constant velocity and power settings in mach3 plasma cutting
In speaking with my hypertherm dealer, one of the salesman mentioned that speeds and power were really the things that will determine the amount or lack of dross on cuts. That contradicted what hypertherm seems to be selling but in his determination that was just about everything. He wasn't impressed with hidef, at least for the needs I had described.
He did mention that very high end plasma machines could vary their power on cornering to control dross at that point.
With that in mind I recall Mach3 being refered to as a constant velocity controller. Yet have also read of acceleration being set for corning therein.
I can't find a manual on the Artsoft site to clarify what these terms mean so am asking it here in the plasma forum since you must be familar with it.
If mach3 can vary the speeds for cornering, has anybody attached a stepper to the amp control pot on a their manual/machine plasma box to control power in addition to speed? Or is there a simpler way to hijack the power settings on a manually adjusted plasma box?
You need to understand the physics of cutting. Constant Velocity means that it looks ahead and "blends" the toolpath to smooth out the segments. In a lot of files (especially decorative cutting or ones derived from segmented line imports rather than true arcs) have bunches of "nodes" along a polyline/polygon. Each node is seen as a start and stop (separate line of g-code) with accel and decel applied by the control software . Using software that is Exact Stop (no CV) it jerks at each one of those nodes as it applies the numbers. CV works to blend those nodes together and smooth out the cutting. Smooth motion is important in plasma since any slowdown will effect the cut.
The actual speed of the cutting tool over the surface is a factor of several things. The commanded feedrate is the number in the G-code you apply. It's like planning a trip in your car and calling for an average speed of 60 MPH. You can't do 60 on a 90 deg turn or you spin out. You have to slow down then accelerate out of the turn. Thus it is with a CNC machine. It can only hit a certain speed on tight turns. If you come up to a sharp turn the machine will automatically slow down to stay on track.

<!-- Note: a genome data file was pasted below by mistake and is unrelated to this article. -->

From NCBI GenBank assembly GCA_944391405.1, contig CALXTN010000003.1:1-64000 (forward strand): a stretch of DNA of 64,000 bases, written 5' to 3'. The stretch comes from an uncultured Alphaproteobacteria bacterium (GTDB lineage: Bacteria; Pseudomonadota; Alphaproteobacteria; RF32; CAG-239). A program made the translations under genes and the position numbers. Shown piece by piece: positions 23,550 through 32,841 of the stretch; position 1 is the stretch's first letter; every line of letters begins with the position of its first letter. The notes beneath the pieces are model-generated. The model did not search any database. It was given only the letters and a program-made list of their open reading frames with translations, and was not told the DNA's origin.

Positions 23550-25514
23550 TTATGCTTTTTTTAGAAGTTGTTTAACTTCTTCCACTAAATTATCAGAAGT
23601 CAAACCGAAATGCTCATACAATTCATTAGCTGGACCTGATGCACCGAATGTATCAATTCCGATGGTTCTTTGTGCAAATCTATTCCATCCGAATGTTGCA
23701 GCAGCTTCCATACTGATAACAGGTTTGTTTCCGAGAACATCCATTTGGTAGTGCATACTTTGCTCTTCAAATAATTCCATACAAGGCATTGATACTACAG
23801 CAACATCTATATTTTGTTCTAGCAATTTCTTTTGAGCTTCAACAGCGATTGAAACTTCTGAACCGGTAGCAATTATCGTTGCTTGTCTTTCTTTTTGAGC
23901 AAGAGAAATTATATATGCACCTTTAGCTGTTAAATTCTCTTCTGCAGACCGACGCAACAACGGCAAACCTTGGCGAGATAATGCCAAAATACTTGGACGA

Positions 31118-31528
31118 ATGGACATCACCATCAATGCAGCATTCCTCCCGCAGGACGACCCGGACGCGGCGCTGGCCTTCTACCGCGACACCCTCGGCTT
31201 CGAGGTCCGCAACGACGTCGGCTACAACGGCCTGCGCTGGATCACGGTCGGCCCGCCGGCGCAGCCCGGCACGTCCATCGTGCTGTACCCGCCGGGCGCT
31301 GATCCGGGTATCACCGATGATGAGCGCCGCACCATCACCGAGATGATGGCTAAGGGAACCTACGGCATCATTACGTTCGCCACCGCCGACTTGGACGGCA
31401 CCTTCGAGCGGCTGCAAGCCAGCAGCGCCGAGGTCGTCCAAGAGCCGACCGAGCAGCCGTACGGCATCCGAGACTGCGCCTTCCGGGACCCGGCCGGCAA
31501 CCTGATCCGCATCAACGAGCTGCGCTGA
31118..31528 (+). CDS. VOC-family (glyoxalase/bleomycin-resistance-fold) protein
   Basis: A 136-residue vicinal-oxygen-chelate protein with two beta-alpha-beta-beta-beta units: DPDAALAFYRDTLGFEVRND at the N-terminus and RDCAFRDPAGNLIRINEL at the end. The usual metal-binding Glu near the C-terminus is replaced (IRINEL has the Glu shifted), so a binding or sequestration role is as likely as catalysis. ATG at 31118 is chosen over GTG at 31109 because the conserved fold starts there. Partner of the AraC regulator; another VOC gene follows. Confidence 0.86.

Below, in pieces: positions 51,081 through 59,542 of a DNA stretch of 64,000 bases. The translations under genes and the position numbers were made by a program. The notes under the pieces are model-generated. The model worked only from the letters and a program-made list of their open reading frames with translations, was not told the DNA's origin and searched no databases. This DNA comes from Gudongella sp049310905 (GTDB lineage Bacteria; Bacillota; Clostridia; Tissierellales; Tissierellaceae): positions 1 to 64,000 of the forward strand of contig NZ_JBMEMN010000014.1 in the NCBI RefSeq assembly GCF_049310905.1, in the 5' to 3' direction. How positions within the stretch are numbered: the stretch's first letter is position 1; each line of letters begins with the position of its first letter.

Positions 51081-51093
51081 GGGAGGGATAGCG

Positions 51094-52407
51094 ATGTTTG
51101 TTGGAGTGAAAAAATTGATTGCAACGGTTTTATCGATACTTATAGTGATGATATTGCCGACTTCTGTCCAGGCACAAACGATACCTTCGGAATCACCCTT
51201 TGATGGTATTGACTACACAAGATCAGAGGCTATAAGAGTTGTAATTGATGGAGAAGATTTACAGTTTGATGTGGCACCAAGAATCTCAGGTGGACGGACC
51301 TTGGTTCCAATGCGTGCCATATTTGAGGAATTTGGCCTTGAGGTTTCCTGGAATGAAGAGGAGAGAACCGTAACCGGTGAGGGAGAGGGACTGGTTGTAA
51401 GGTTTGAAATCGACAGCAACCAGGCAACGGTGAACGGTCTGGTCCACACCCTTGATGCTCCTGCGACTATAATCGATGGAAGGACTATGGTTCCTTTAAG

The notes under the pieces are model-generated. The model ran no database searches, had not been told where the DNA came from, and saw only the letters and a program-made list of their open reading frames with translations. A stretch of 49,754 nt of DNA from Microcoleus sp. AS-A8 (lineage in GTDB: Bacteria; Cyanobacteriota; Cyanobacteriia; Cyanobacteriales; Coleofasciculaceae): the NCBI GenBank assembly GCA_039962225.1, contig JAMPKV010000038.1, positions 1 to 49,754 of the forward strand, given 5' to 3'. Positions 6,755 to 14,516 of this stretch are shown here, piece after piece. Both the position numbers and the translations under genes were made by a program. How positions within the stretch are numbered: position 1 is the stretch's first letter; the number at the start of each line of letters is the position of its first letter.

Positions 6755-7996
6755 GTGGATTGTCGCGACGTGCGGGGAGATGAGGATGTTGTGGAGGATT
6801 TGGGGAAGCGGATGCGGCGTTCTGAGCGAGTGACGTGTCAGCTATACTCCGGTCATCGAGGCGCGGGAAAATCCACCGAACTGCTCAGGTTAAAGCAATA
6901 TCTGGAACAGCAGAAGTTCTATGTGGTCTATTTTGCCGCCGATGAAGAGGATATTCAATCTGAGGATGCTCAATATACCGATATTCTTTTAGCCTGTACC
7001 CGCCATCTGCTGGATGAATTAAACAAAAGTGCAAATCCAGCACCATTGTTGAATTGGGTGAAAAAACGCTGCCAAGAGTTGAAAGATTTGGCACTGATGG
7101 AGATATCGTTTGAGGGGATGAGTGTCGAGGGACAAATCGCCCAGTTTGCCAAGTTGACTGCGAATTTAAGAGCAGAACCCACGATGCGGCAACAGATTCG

Slowing down with a rotating bit does not cause a lot of issues. Running under THC, slowing down with the torch on cause the voltage across the gap to increase and for the THC to see that and move (dive) the head towards the metal. Dynamically decreasing the cut current would be one way to solve that but only the very highest level of plasma cutters ($$$$$) have any form of remote control of the current control.
The other quite usable approach is to tell the THC electronics to ignore the voltage spike if the toolpath feedrate is less than a preset percentage of the target feedrate. When the machine slows to take a sharp turn instead of the tip diving into the work the THC keeps it at the same height around the turn. This feature is only available on a THC that has knowledge of the actual toolpath.
There are several CV setings in MACH that effect the reaction to tight turns but under THC the best solution is to use the Ant-Dive setting to tell the THC to ignore the resulting voltage spike and maintain the same height. It works since it creates a clean cut.
This is one of the points I keep trying to make. Stand alone THC soltuions do not have any way to know what is happening with the toolpath and what speed the machine is actully running VS the target feedrate. They just measure the voltage and react....period. Some don't even have a provision to stop the motion if you don't get a valid pierce or lose arc along a cut.